If your tree is showing any of the signs listed prior, there are a few steps one can take to try to help their tree without an arborist. If the tree is suffering from dehydration, a protective spray can be used. "The most common problem with conifers is that they don't always get enough hydration stored before winter," Laverne said. "Water problems can expose the tree to other issues. Too much, or too little, moisture and you start to get those pests coming in."

    An anti-desiccant, a waxy coating to spray on plants that shields water loss, can be used to help with dryness. It is ideal to apply the spray between 40-50 degrees F. when the forecast is clear of rain for at least 24 hours. If sunscald is the problem, wrapping bark in burlap can help trees stay warm and protected from winter elements. If your tree is showing signs of an infestation, it's best to call an arborist for a free consultation. Frequently, pruning and applying an insecticide will help the tree get back into shape, according to the Davey Company.

    Date Published: October 29, 2018
    Date Updated: October 31, 2018
  • When in Doubt, Call Professionals

    If you suspect one or more trees may be in trouble, it's best to call a professional arborist and have them assess it. While there are signs anyone can look out for, an arborist will be able to spot things others may miss and most accurately diagnose the tree's problem(s). For application of sprays, tree wrapping or pruning, it is best to let a professional handle it, as they'll have more knowledge, resources and the right tools to get the job done. If a tree needs pruning, arborists will better be able to handle high branches, especially in the winter when surfaces are slick or cold. Whether you're planning to trim a large portion of your tree (more than a third), or doing a pre-winter pruning, a certified arborist will be able to ensure the tree not only survives, but flourishes once it recovers.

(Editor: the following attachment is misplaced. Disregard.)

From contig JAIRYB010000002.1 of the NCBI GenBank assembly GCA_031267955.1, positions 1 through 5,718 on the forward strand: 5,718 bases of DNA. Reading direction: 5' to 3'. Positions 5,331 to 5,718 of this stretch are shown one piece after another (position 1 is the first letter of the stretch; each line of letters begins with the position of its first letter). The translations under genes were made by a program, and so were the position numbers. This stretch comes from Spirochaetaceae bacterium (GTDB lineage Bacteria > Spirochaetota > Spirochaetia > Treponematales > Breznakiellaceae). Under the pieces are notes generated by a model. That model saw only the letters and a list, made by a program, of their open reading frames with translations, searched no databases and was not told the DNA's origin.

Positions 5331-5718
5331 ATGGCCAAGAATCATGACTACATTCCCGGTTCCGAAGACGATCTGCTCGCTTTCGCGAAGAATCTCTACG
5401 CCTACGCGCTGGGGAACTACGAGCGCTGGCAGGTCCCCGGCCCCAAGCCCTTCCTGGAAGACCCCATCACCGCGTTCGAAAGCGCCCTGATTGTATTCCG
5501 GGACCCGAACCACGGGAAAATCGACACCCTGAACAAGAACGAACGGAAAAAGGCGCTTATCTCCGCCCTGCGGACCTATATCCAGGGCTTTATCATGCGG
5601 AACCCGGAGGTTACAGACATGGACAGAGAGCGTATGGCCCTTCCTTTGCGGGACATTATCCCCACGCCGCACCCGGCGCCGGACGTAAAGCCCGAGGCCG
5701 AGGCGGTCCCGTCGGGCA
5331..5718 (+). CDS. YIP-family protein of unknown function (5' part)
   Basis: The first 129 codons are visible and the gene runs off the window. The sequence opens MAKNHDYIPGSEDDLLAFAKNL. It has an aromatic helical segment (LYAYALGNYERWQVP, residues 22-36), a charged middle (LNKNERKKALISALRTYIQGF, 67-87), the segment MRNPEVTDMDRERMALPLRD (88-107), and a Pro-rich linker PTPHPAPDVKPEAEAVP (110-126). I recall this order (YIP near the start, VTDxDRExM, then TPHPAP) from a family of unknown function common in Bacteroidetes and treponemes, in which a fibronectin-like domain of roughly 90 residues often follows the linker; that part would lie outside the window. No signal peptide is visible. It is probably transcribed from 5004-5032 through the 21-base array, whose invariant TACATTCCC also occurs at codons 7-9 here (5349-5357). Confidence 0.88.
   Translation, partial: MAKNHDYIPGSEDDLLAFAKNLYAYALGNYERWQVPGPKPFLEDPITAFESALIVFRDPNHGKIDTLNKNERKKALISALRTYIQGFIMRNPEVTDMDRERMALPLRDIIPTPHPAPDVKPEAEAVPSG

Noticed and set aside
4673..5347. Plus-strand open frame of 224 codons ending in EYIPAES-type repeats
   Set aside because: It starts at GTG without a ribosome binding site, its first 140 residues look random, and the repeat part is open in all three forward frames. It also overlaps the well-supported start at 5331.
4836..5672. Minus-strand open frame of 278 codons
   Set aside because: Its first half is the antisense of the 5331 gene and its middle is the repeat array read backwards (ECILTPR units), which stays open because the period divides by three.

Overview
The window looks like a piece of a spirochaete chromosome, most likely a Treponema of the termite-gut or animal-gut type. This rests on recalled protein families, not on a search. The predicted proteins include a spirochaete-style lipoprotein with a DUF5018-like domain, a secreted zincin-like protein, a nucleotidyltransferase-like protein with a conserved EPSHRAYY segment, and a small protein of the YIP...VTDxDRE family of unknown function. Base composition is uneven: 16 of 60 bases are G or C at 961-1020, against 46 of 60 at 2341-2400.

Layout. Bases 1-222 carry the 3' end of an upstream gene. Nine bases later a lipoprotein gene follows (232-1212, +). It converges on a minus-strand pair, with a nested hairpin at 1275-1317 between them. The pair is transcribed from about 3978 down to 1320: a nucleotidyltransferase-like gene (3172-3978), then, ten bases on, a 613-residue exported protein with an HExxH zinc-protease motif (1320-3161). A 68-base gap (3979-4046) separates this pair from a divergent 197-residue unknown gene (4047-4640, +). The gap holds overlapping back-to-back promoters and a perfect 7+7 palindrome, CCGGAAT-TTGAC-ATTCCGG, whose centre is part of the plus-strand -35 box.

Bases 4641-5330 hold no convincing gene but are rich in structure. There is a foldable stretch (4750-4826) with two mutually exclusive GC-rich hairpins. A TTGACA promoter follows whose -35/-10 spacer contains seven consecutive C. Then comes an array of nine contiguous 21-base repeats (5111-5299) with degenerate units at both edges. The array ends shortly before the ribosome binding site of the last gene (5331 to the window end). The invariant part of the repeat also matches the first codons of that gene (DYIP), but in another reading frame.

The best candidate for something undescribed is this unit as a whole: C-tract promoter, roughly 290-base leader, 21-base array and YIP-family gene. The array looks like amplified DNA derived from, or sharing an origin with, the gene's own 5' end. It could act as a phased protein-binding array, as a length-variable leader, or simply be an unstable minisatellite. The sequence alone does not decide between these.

Date Published: October 29, 2018
    Date Updated: October 31, 2018
  • General Tips for Happy Trees

    Buying a home often includes buying some property that has trees on it. Get to know your tree, what kind it is, how big it will ultimately get, how old it is or how long it will live, and how much space it needs. If you're planting trees on your plot or acreage, make sure you know what you're getting and the resources and space needs of the tree. If you're planting trees for a specific purpose (shade, privacy, to block the wind), it is imperative to know how the tree will grow and behave. Some trees will mature faster than others, while some will take much longer to reach full-size. Make sure you're planting trees far enough from one another, the foundation of buildings, and away from obstacles that could potentially rob it of sunlight or other resources. Again, when in doubt, call a certified arborist to do an assessment. It never hurts to know more about what you're dealing with when trying to maintain a healthy tree, yard and home.

    Date Published: October 29, 2018
    Date Updated: October 31, 2018